Even the local Red Cross was forced to abandon a part of the country after men brandishing knives surrounded them. And in one district, police fired tear gas at a mob that was trying to raid the morgue in order to give their loved ones proper burials, despite the risk of contagion.

As the epidemic spread to Sierra Leone in May, brought in by a traditional healer who tended to ailing Guineans and then returned home, similar problems surfaced. Family members defied a local quarantine, thereby spreading infection. By the end of May, authorities were losing track of Ebola sufferers amid widespread fleeing from health facilities; the toll of missing patients approached 60 by June.

Some local leaders spread rumors that "the white people" were conducting experiments, infecting Sierra Leonians or cutting off people's limbs. Doctors Without Borders warned that widespread belief that Ebola does not exist threatened to spread the disease regionally. Today the word "Ebola" carries so much stigma that few ailing individuals even seek diagnosis.

By the end of June, the epidemic was exploding in Liberia, fueled by the same sorts of denial and wild rumors that were rampant in Sierra Leone and Guinea. In one county, men with weapons chased off government health workers.

Today, the World Health Organization is officially loath to say so, but under these circumstances, this epidemic is beyond anybody's control.

Nobody, in any culture, relishes having their ailing loved ones removed from a family's care, or their bodies hauled off to ignominious mass graves. But the violent reaction to such measures in West Africa is far more extreme than anything that has occurred in other Ebola crises since the virus's first appearance in Zaire in 1976.

This should come as no surprise to anybody with a modicum of knowledge of recent history.

The nations of Guinea, Liberia and Sierra Leone have a shared, brutal history of civil wars that since 1989 have left more than 400,000 people dead, displaced half a million people from their traditional homes, seen rape used as a weapon against tens of thousands of girls and women, and put Liberia's former President behind bars as a war criminal.

One of the most heinous features of the 1989-to-2005 wars was public amputation, typically carried out by child soldiers. The violence began in 1980 when Samuel Doe killed President William Tolbert and then tyrannized Liberia for a decade, growing rich off its diamond trade.

In 1990, rebels invaded the country from Ivory Coast, captured Doe, tortured him, dragged him naked through the streets of Monrovia, and then executed him. Charles Taylor took over the nation, running it until 2003. Taylor, in turn, helped his comrade Foday Sankoh seize control of Sierra Leone, and they systematically exploited their nations' mines, leading to the United Nations term "blood diamonds."

What you need to know about the deadliest ever outbreak

With help from Guinea, a second civil war started in 1999 in Liberia, eventually engaging multiple warring factions, each more brutal than the other. It spilled over into Sierra Leone and was egged on by military elements in Nigeria. By 2000, all three of the now-Ebola-torn countries were embroiled. Taylor fled into exile in Nigeria in 2003, and both he and Sankoh faced U.N. war crimes trials. Sankoh died of a heart attack before his trial; Taylor is now imprisoned.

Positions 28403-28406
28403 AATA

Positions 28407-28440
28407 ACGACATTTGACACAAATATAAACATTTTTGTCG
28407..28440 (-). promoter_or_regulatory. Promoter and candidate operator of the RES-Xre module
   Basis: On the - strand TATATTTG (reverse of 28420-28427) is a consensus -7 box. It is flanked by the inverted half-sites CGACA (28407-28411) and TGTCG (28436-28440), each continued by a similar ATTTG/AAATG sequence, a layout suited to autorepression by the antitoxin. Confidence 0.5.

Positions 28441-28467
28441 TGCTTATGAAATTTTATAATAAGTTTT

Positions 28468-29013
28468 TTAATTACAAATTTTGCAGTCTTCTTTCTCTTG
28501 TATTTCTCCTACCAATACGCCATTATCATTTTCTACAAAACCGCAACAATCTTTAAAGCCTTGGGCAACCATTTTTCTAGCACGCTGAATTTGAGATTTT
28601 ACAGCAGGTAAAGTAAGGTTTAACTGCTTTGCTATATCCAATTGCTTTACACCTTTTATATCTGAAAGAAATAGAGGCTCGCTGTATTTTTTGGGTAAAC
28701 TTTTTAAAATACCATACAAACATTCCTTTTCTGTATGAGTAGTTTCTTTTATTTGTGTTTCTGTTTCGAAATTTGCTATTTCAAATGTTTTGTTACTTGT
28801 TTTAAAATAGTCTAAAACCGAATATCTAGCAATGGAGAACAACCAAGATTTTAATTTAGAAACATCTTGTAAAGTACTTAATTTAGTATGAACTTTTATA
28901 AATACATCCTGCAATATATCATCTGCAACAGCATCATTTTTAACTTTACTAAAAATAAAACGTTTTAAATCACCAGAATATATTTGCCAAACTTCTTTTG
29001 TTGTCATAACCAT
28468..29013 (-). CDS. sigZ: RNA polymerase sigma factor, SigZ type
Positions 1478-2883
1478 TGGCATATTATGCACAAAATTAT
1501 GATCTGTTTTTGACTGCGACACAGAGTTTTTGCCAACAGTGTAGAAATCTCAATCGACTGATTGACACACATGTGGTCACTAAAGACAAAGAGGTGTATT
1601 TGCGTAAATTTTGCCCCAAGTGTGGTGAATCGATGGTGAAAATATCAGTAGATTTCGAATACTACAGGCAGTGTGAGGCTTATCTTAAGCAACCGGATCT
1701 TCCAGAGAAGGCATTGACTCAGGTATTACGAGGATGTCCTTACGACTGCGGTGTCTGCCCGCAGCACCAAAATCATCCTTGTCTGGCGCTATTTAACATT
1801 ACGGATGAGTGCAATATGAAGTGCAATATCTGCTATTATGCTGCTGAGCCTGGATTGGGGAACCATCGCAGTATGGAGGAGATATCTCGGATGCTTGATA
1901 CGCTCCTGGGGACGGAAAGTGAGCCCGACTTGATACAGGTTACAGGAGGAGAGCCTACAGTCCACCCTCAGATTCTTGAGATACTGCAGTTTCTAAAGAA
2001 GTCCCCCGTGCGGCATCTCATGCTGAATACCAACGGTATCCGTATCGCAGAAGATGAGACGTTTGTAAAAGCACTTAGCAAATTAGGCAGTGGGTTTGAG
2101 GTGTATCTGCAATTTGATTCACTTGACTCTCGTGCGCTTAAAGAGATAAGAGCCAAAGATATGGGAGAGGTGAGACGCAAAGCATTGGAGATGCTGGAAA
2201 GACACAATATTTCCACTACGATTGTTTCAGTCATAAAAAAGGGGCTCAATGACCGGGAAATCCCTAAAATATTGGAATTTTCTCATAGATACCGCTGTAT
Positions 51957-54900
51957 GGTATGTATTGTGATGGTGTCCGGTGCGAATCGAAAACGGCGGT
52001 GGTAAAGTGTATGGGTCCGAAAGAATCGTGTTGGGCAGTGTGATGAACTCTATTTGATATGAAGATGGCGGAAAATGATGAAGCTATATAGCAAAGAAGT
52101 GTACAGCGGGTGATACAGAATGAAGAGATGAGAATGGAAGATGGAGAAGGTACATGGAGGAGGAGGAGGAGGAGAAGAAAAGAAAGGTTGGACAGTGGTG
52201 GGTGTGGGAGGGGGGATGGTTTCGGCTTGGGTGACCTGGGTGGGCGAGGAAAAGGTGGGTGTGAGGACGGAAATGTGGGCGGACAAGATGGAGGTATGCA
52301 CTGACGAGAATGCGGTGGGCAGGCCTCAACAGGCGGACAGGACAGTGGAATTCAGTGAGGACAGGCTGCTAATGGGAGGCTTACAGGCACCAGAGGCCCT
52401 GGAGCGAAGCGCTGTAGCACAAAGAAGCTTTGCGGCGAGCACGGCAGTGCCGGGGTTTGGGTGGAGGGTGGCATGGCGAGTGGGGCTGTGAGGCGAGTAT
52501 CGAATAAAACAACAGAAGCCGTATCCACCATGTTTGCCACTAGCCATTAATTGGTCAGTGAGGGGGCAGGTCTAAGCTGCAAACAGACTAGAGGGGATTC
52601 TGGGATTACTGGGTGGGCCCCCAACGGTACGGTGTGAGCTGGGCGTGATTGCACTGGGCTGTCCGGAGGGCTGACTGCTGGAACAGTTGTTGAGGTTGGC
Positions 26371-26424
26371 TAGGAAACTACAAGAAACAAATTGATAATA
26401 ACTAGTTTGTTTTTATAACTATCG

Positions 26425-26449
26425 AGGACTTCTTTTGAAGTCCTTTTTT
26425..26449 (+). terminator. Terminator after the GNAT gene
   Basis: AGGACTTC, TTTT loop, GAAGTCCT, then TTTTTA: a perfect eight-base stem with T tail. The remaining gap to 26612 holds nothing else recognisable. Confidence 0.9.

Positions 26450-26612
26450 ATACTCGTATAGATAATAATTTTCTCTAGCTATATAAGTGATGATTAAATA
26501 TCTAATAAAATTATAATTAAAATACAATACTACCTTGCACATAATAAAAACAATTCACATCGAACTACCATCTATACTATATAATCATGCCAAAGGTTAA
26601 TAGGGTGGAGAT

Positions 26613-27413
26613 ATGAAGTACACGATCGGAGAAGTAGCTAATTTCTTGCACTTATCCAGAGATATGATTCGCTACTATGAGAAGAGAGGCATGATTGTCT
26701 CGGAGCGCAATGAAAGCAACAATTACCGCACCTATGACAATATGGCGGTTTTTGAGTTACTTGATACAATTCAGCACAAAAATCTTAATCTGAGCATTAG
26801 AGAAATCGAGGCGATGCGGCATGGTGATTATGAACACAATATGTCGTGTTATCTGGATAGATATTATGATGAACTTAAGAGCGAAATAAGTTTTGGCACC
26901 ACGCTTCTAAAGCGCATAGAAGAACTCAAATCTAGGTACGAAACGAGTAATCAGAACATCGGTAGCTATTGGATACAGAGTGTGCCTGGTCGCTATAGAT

In these three nations, few families have not experienced murders, rapes, torture, maiming, loss of homes and death. Fear, suspicion, poverty, pain and superstition are the norm, the noise that everybody lives with, every minute of their lives. Ebola is simply a new scream heard above that terrible background din.

The challenge today in these barely functioning states is to find ways to lower the overall noise, focus on stopping the Ebola virus, and bring governance and peace to three countries that have rarely experienced either.

Read CNNOpinion's new Flipboard magazine.

Follow us on Twitter @CNNOpinion.

Join us on Facebook.com/CNNOpinion.

ADVERTISEMENT
Part of complete coverage on
October 22, 2014 -- Updated 2101 GMT (0501 HKT)
Paul Callan says the grand jury is the right process to use to decide if charges should be brought against the police officer
October 23, 2014 -- Updated 1619 GMT (0019 HKT)
Theresa Brown says the Ebola crisis brought nurses into the national conversation on health care. They need to stay there.
October 21, 2014 -- Updated 2235 GMT (0635 HKT)
Patrick Hornbeck says don't buy the hype: The arguments the Vatican used in its interim report would have virtually guaranteed that same-sex couples remained second class citizens
October 24, 2014 -- Updated 1336 GMT (2136 HKT)
Paul Begala says Iowa's U.S. Senate candidate, Joni Ernst, told NRA she has right to use gun to defend herself--even from the government. But shooting at officials is not what the Founders had in mind
October 23, 2014 -- Updated 2208 GMT (0608 HKT)
John Sutter: Why are we so surprised the head of a major international corporation learned another language?
October 23, 2014 -- Updated 2154 GMT (0554 HKT)
Jason Johnson says Ferguson isn't a downtrodden community rising up against the white oppressor, but it is looking for justice
October 24, 2014 -- Updated 1621 GMT (0021 HKT)
Sally Kohn says a video of little girls dressed as princesses using the F-word very loudly to condemn sexism is provocative. But is it exploitative?
October 21, 2014 -- Updated 2006 GMT (0406 HKT)
Timothy Stanley says Lewinsky is shamelessly playing the victim in her affair with Bill Clinton, humiliating Hillary Clinton again and aiding her critics
October 23, 2014 -- Updated 1414 GMT (2214 HKT)
Imagine being rescued from modern slavery, only to be charged with a crime, writes John Sutter
October 21, 2014 -- Updated 1600 GMT (0000 HKT)
Tidal flooding used to be a relatively rare occurrence along the East Coast. Not anymore, write Melanie Fitzpatrick and Erika Spanger-Siegfried.
October 21, 2014 -- Updated 1135 GMT (1935 HKT)
Carol Costello says activists, writers, politicians have begun discussing their abortions. But will that new approach make a difference on an old battleground?
October 21, 2014 -- Updated 1312 GMT (2112 HKT)